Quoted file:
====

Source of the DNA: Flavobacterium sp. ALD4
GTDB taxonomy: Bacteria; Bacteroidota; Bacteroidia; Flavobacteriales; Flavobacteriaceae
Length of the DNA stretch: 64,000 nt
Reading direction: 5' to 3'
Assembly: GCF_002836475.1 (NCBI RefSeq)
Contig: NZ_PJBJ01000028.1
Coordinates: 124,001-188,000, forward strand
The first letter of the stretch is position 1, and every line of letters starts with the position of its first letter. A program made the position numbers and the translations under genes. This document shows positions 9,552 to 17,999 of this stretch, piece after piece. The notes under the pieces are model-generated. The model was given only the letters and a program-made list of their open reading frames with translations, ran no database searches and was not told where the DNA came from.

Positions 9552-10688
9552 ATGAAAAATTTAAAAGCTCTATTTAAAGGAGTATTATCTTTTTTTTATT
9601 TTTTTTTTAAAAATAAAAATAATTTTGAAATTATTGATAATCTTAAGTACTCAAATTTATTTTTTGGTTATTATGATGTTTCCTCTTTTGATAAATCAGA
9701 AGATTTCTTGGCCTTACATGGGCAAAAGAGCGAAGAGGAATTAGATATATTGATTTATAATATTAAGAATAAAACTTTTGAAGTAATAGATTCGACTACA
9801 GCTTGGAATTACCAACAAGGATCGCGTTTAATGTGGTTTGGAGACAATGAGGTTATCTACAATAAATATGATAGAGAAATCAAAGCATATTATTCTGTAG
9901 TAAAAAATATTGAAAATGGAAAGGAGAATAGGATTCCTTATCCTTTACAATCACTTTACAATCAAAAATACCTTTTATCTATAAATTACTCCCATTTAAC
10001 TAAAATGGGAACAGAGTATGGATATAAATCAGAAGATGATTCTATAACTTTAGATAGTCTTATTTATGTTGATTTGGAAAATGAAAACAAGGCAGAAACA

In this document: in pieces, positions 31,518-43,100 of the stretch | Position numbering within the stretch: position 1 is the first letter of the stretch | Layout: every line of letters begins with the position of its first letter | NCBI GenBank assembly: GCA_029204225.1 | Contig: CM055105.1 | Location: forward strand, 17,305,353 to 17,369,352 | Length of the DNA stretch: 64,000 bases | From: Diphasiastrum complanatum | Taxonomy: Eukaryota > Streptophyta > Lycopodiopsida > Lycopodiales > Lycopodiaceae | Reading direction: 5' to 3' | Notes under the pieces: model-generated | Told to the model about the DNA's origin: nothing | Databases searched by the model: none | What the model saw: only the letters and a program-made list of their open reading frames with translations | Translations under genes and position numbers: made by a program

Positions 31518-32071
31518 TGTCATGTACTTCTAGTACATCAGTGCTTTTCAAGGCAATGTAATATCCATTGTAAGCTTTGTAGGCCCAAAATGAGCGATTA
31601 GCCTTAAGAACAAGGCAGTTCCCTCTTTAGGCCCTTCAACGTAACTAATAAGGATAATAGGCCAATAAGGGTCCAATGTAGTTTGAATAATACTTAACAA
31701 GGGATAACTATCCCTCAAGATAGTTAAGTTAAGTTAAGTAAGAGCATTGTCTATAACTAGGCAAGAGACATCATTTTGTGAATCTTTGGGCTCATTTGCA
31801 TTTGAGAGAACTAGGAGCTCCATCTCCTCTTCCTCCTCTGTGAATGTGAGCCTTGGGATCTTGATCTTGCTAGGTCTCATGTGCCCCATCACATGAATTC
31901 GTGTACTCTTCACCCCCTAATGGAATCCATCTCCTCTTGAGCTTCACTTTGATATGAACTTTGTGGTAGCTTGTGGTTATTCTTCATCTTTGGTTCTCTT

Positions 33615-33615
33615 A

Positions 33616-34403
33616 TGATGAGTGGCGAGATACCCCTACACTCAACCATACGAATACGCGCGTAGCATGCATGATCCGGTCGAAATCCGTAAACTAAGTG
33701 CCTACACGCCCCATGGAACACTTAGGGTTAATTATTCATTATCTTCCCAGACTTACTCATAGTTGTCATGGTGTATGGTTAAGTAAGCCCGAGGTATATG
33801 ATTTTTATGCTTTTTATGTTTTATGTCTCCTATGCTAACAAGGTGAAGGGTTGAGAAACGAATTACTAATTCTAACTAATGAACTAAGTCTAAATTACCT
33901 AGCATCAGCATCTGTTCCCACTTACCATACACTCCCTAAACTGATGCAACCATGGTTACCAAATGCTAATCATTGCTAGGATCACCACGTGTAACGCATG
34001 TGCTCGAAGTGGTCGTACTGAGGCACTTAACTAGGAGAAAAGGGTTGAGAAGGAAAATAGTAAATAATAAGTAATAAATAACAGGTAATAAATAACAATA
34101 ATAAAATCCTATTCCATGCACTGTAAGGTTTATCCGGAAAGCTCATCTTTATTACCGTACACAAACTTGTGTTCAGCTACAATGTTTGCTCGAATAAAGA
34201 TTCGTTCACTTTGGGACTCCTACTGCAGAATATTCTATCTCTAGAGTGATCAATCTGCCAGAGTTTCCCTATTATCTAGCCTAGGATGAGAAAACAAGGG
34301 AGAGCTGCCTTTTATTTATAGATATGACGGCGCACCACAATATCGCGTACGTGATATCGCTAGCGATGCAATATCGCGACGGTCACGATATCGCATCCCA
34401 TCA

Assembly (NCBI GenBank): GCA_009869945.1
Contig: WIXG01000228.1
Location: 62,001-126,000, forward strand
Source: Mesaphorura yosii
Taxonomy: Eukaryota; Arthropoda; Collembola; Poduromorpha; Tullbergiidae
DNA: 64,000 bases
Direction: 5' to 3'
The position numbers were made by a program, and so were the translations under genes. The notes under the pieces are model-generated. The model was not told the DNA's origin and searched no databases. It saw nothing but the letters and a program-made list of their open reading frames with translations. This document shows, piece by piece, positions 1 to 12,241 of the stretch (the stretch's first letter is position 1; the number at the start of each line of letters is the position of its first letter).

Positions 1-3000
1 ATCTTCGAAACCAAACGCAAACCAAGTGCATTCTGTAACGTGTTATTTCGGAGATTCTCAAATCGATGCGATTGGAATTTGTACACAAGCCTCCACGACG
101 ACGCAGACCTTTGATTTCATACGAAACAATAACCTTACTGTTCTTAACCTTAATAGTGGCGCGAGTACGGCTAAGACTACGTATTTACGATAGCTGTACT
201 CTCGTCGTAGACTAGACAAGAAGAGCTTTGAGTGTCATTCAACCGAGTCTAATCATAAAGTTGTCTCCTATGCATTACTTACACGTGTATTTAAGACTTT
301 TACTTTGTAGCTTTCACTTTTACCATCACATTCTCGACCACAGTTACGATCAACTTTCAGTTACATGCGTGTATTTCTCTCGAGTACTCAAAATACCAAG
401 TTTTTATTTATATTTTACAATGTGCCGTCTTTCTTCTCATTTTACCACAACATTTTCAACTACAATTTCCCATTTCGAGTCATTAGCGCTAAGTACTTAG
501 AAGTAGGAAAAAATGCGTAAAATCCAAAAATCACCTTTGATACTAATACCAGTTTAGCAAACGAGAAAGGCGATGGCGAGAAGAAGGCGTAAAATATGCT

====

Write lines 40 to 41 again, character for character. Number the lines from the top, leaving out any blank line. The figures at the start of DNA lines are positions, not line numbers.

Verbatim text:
DNA: 64,000 bases
Direction: 5' to 3'